The Fort that Became a City: An Illustrated Reconstruction of Fort Worth, Texas, 1849-1853

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TCU Press, 1995 - 197 Seiten
Before cattle drives, Alliance Airport, oil production and defense industries, Fort Worth was home to the United States Army's Second Dragoons. They came in 1849 (and left less than four years later) and occupied the last outpost between the Brazos River and the Red River. They were followed to the banks of the Trinity by other elements of the army, forming the first U.S. military presence in North Texas. They were there to protect lands to the north and to the west, Indian lands coveted by the white men but controlled by the Comanche and Kiowa.
 

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Inhalt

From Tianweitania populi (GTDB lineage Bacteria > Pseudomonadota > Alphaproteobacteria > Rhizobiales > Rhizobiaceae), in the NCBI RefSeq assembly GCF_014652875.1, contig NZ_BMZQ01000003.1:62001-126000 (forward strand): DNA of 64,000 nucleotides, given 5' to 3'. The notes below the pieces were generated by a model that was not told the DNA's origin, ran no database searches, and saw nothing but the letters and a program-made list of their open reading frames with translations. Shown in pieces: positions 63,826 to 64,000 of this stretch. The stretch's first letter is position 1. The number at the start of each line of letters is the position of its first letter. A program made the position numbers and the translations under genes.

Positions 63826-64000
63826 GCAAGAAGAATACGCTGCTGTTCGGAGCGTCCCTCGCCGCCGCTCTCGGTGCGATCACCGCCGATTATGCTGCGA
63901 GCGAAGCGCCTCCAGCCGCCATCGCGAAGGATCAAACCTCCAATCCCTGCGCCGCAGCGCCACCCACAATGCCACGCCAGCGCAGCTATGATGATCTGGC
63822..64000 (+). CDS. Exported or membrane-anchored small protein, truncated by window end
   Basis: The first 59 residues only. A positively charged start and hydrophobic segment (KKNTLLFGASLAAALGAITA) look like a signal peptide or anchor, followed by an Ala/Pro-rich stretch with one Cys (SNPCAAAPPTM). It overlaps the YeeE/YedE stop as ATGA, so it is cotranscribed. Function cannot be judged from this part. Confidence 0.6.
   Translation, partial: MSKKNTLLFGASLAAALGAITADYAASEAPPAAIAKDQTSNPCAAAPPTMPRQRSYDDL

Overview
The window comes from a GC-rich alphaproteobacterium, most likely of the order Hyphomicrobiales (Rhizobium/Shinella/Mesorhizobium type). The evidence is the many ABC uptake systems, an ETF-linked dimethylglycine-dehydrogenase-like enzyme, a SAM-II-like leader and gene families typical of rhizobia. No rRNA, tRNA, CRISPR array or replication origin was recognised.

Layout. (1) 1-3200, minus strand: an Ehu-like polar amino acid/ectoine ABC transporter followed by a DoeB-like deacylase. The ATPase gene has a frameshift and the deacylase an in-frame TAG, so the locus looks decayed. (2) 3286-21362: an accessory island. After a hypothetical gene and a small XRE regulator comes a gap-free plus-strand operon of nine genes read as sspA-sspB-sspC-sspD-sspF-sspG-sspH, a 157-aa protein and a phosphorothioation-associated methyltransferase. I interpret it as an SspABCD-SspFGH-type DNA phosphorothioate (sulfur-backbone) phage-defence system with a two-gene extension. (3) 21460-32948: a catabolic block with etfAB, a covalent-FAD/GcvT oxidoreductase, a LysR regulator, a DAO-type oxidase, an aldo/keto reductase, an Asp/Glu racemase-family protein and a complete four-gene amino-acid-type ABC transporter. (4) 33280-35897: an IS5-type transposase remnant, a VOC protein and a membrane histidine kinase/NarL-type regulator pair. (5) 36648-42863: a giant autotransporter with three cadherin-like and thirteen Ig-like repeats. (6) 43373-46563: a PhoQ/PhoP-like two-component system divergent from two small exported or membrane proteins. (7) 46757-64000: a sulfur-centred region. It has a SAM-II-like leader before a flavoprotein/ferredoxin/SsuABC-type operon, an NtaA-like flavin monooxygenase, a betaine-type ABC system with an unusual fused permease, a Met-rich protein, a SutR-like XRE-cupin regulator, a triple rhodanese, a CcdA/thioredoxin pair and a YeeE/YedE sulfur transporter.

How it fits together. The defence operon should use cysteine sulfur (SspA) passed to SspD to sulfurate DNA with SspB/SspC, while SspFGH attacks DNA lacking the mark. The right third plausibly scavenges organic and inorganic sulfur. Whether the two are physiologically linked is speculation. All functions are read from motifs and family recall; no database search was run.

Bugle callsthe origin of the chapter I Boots and Saddles
1
field Reveille and Fatigue
25
men to rise in the morning and
47
into convenient segments For a detailed
69
Soldier 17761943 Volume I
85
10Assembly
119
12Tattoo
137
Appendix
155
the original site Bibliography
193
Urheberrecht

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Über den Autor (1995)

William B. Potter provided the inspiration for this volume. His intricate recreations of the post were originally intended as blueprints for a life-size replica of the post--an inspiration yet to be realized. Mr. Potter has made a career in architectural delineation, industrial design, and heraldic art.



Historian Richard Selcer gives a comprehensive account of the early days before the post was a metropolis. His in-depth analysis of life by the Trinity in the days following the Mexican War is filled with historical detail as well as a touch of humor. Richard Selcer is the author of Hell's Half Acre.

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